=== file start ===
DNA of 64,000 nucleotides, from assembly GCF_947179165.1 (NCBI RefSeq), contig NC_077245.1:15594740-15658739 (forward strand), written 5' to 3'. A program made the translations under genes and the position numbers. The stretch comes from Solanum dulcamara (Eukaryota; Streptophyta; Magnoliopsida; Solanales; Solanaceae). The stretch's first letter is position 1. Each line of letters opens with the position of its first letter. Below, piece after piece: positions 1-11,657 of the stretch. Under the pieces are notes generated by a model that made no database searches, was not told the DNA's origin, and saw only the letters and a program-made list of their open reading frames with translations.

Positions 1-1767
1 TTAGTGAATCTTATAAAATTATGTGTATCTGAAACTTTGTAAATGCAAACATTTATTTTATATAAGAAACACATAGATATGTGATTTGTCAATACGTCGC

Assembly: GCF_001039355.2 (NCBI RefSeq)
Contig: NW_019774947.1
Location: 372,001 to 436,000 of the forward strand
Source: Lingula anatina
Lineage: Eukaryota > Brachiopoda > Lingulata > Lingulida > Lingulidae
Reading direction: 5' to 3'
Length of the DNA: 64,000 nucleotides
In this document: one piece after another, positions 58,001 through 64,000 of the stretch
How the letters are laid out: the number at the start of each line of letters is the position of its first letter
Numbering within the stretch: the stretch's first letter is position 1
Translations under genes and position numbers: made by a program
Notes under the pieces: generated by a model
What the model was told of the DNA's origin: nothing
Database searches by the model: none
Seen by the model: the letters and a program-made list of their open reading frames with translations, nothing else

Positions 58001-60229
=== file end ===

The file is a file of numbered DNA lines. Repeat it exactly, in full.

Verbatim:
DNA of 64,000 nucleotides, from assembly GCF_947179165.1 (NCBI RefSeq), contig NC_077245.1:15594740-15658739 (forward strand), written 5' to 3'. A program made the translations under genes and the position numbers. The stretch comes from Solanum dulcamara (Eukaryota; Streptophyta; Magnoliopsida; Solanales; Solanaceae). The stretch's first letter is position 1. Each line of letters opens with the position of its first letter. Below, piece after piece: positions 1-11,657 of the stretch. Under the pieces are notes generated by a model that made no database searches, was not told the DNA's origin, and saw only the letters and a program-made list of their open reading frames with translations.

Positions 1-1767
1 TTAGTGAATCTTATAAAATTATGTGTATCTGAAACTTTGTAAATGCAAACATTTATTTTATATAAGAAACACATAGATATGTGATTTGTCAATACGTCGC

Assembly: GCF_001039355.2 (NCBI RefSeq)
Contig: NW_019774947.1
Location: 372,001 to 436,000 of the forward strand
Source: Lingula anatina
Lineage: Eukaryota > Brachiopoda > Lingulata > Lingulida > Lingulidae
Reading direction: 5' to 3'
Length of the DNA: 64,000 nucleotides
In this document: one piece after another, positions 58,001 through 64,000 of the stretch
How the letters are laid out: the number at the start of each line of letters is the position of its first letter
Numbering within the stretch: the stretch's first letter is position 1
Translations under genes and position numbers: made by a program
Notes under the pieces: generated by a model
What the model was told of the DNA's origin: nothing
Database searches by the model: none
Seen by the model: the letters and a program-made list of their open reading frames with translations, nothing else

Positions 58001-60229